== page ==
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Tuesday, July 29, 2014
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Published: Monday, 3/31/2014

EDITORIAL

Cheating improvements

Funds for capital improvements, such as repairing city streets like the pothole-marked  Anthony Wayne Trail, should be left intact. Funds for capital improvements, such as repairing city streets like the pothole-marked Anthony Wayne Trail, should be left intact.
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As Toledo's roads, bridges, and sidewalks collapse from disrepair, city officials are again posed to use millions of capital improvement dollars — which pay for street repairs and other upgrades to the city’s hardware — to balance the general fund budget.

After the harshest winter in Toledo’s history, it is shortsighted and absurd to suggest that the money needed for street repairs can be used for anything but for what it is intended. Toledo Mayor D. Michael Collins and City Council must leave the fund intact and find other ways to address the general fund deficit.

For several years, the city has annually taken millions of dollars out of the capital-improvement budget to keep the general fund in the black, including $14.1 million that was used to balance the 2013 general fund. This year, the Collins administration proposed again using $14.1 million from the fund.

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While campaigning, Mayor Collins said he would reduce the amount of cash taken from street repair dollars to pay for expenses such as police and fire operations. But in his proposed budget, Mr. Collins stated that, given the city’s current financial status and the time frame in which the budget must be approved, the use of capital improvement dollars is unavoidable without drastic cuts elsewhere.

The budget was submitted by former Mayor Mike Bell in November, but Mayor Collins has had since January to amend the 2014 spending plan. A former member of Toledo City Council, Mr. Collins should know the budget process by now. City Council must approve the budget by Tuesday.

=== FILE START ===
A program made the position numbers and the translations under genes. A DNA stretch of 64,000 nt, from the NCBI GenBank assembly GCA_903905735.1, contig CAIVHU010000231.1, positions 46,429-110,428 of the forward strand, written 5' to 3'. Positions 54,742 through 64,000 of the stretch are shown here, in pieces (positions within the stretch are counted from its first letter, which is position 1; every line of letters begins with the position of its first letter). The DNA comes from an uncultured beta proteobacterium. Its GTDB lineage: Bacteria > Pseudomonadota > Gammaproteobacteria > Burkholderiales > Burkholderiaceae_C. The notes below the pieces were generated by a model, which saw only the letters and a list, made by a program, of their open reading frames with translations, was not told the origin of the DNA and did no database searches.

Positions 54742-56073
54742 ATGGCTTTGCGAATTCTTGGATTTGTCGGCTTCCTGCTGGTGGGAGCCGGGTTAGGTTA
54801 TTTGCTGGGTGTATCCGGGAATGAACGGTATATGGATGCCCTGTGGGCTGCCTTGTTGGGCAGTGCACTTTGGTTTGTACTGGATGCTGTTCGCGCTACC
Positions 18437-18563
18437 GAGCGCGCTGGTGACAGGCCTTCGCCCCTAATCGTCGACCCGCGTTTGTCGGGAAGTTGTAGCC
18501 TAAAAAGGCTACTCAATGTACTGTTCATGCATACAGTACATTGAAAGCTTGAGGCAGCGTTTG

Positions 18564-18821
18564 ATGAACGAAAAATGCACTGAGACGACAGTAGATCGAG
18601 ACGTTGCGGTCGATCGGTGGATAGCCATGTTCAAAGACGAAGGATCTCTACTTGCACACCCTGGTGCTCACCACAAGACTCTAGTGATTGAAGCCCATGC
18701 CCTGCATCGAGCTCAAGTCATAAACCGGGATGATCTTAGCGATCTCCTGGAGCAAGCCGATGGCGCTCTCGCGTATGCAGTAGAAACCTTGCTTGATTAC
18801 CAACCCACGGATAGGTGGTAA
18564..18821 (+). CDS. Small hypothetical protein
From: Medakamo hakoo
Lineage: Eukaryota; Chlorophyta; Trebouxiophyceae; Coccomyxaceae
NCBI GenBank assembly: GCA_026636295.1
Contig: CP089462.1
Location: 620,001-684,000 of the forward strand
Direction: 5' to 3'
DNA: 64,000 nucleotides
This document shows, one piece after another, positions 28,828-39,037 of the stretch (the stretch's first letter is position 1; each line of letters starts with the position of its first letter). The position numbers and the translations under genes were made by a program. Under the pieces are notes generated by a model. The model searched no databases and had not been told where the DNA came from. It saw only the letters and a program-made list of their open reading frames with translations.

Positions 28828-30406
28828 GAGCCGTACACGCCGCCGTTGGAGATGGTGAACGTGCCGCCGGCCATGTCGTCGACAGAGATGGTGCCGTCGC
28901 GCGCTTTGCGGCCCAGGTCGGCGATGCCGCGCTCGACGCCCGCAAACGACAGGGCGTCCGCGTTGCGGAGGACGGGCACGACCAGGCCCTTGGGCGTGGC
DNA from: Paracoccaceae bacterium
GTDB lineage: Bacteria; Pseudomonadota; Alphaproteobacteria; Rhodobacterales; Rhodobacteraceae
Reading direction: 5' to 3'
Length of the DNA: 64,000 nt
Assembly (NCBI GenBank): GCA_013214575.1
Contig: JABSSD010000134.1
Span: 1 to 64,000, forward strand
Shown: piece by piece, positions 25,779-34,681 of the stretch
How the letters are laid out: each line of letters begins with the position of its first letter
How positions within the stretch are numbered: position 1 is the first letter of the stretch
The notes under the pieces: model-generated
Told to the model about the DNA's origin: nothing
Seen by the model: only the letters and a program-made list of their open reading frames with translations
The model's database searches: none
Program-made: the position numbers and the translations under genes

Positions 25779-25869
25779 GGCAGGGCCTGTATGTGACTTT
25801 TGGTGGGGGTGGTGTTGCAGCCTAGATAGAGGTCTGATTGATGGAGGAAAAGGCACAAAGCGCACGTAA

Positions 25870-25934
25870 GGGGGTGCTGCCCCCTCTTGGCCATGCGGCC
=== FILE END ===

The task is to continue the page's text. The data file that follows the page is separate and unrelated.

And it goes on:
While Toledo officials are preparing to sell out its businesses and residents by ignoring the need for infrastructure improvements, surrounding communities such as Sylvania and Oregon already have pledged to use budget surpluses to make road repairs or to pad their capital improvement funds.

To be sure, older central cities with declining tax bases have it a lot tougher. But if Toledo’s infrastructure continues to suffer, more established businesses will pack up and move and new industries will refuse to come.

The quality of a city’s roads, bridges, and water mains is important for economic development as well as the general quality of life that residents want.

To state the obvious: A city’s overall appeal suffers when the roads are breaking down, the sidewalks and curbs are crumbling, and the parks are left unmowed and filled with garbage.

Maintaining them in an era of austerity will take a lot more fiscal discipline than either the mayor or council has so far shown.

Using capital improvement dollars to balance Toledo’s general fund budget is like putting a Band-Aid on a gunshot wound. Toledo’s elected officials cannot keep taking the easy way out, while ignoring the long-term consequences to the city.



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